Was Joe Wrong?
There’s still one thing about Alpha Protocol that bothers me though and that’s that it has such a huge amount of potential which has gone to waste. The idea of a modern-day spy game where you can choose your allegiances and style is pure gold – it’s only Obsidian’s delivery which is off. If Alpha Protocol had been a bit different it actually could have been a worthy successor to Deus Ex, I reckon.
The first thing that you’d have to change would be the opening levels. Alpha Protocol eventually grows to become an intelligent, non-linear shooter given enough time and there are times where you’re asked to make important decisions mid-mission – one of my favourite features. The start of the game doesn’t reflect this at all though, giving you only a series of dull, cramped desert levels to
fail at sneaking through. It’s pretty terrible.
Even then, the remaining missions would still need a fair bit of redesign to make them really deliver on the non-linear promises that Obsidian made. Giving the player the choice between ‘Press X to kill this guard, or Y to knock him out and essentially kill him’ doesn’t count as player choice in my books. The minigames would need to be completely rebalanced too or, better yet, completely obliterated and erased from the memory of everyone, ever.
If only it actually looked this good when you played it
While we’re at it, let’s try and come up with a consistent tech level for the fiction, OK? No more teleporting bosses or invisibility in a supposedly modern setting. That will help us get rid of the quote-unquote crazy characters too – no more Brakyo or Sie nonsense. Personally I found putting up with those two characters to be actually fatiguing.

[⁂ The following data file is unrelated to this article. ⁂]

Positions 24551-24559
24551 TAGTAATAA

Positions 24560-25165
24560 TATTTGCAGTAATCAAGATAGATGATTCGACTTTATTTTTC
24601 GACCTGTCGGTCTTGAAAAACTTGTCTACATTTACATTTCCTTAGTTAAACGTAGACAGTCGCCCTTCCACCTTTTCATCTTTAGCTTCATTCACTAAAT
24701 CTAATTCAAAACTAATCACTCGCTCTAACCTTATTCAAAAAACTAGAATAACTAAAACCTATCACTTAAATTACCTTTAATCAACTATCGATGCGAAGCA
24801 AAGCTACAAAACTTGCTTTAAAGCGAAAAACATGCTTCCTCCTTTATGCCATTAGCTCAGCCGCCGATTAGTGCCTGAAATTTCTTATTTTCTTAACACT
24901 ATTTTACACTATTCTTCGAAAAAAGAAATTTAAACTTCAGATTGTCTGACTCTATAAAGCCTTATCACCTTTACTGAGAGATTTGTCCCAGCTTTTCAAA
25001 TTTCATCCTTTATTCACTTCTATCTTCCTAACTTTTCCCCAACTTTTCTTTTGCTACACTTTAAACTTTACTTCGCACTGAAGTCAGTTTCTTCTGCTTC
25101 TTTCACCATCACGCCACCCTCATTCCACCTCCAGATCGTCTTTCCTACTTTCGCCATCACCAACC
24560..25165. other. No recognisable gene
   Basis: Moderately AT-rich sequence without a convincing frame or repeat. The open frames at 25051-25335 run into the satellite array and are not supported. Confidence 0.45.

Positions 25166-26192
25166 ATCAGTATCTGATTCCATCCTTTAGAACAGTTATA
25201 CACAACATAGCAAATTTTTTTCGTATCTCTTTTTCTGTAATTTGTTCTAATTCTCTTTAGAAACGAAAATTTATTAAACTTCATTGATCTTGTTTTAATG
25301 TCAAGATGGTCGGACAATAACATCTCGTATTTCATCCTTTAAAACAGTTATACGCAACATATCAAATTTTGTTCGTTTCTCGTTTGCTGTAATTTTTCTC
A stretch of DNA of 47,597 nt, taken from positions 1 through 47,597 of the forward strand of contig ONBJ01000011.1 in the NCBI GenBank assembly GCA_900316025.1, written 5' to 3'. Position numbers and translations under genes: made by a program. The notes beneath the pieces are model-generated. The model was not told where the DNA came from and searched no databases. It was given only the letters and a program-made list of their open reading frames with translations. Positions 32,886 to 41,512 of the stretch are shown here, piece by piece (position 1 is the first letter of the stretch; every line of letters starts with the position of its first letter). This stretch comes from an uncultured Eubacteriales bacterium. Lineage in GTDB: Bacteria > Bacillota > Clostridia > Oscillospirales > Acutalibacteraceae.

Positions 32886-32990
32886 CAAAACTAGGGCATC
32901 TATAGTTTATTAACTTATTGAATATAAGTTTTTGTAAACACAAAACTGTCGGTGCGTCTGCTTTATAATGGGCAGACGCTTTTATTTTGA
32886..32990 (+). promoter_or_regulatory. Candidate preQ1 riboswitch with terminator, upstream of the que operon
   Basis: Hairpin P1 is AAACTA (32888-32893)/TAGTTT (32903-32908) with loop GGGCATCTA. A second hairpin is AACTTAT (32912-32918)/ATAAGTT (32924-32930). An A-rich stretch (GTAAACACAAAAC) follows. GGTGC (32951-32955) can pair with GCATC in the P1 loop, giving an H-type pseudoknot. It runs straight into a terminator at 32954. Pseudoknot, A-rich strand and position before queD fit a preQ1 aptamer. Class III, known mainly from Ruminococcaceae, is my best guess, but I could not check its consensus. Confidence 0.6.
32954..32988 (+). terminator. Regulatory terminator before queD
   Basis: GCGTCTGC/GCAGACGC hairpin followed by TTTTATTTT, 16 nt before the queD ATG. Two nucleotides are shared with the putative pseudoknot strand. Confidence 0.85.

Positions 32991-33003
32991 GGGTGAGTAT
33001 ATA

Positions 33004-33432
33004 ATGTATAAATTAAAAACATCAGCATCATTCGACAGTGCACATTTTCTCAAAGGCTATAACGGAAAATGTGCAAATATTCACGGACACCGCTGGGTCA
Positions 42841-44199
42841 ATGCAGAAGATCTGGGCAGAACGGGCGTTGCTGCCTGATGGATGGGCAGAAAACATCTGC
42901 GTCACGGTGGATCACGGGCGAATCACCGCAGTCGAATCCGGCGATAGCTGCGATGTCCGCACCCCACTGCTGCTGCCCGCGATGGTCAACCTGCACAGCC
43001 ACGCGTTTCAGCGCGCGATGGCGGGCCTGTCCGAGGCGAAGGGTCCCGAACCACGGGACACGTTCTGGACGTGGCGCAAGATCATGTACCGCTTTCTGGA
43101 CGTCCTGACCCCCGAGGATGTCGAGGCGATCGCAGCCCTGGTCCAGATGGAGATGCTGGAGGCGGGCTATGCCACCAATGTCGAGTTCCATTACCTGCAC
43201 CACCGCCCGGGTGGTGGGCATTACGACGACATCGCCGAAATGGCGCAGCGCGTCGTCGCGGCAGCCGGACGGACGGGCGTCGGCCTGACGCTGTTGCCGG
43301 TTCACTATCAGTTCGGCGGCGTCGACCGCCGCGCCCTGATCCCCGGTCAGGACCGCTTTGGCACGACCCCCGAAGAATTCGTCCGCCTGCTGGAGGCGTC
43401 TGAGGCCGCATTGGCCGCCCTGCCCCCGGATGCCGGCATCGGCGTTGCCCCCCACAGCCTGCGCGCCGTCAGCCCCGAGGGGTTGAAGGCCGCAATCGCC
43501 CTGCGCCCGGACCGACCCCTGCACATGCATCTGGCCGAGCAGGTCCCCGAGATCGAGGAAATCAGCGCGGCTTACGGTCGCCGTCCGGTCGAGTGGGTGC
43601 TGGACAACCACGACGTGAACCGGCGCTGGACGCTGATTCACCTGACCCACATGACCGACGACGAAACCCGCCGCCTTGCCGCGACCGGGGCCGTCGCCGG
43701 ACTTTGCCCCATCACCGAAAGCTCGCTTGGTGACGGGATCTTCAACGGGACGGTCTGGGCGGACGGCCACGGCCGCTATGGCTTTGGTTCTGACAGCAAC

In fact, I’d go as far as to say that Alpha Protocol could stand to delete the action altogether. Journeying out to meet a new informant or contact or checking your email from the safehouse are the highpoints of the game for me, as they encourage a Machiavellian deviousness and make it feel like you’re building a proper network of contacts. I’d have loved it if Alpha Protocol was, like Introversion’s Uplink, all about action at a distance. Really; that concept genuinely excites me.
Sadly, with Sega having firmly ruled out a sequel already, it’s doubtful that Obsidian will ever get a chance to improve on Alpha Protocol – meaning all that wasted potential will stay exactly as it is; wasted. Playing the game again now, detached from my initial disappointment and vitriol, I can’t help but think that that’s a huge shame. Alpha Protocol 2 might have defied the odds and been a brilliant game. It’s yet more proof that the hardest thing to do in the games industry is to launch a new IP; you’ve got to get it right the first time around, because if you mess up then you won’t get another shot.
Like Old Man River, Sis don't say nuffin'
Then again, that’s not a valid reason to cut Alpha Protocol any slack. The only way to encourage games to be better is to outline exactly where they fail – a point Richard Cobbett also makes on the GD podcast, where he laments adventure game fans tolerating rubbish adventure games just to keep the market alive. I can’t help but agree; if it’s a dead duck, it’s got to go, regardless of how much you like it.
So, I have to tell you that Alpha Protocol is awful. It’s buggy, it’s broken, it’s not something I feel I, as a critic, can ever recommend that anybody ever play. That’s why this isn’t an apology – I still agree with my original assessment.
Then again, I’ve been enjoying it an awful lot and, just as I originally hated Deus Ex because of it’s bastard first levels, I’ve come to love Alpha Protocol too. It’s smart, cool and interesting, with enough non-linearity built into it that I already know I’m going to play it again and again. I’ll probably play it straight again after I finished it next and, while I can’t recommend anyone ever play it, it surely won’t be too long until it shows up on some Steam sale or as some part of some ‘Pre-order X, get Alpha Protocol free!’ bundle, in which case I’d suggest you pick it up. You might, like me, be pleasantly surprised.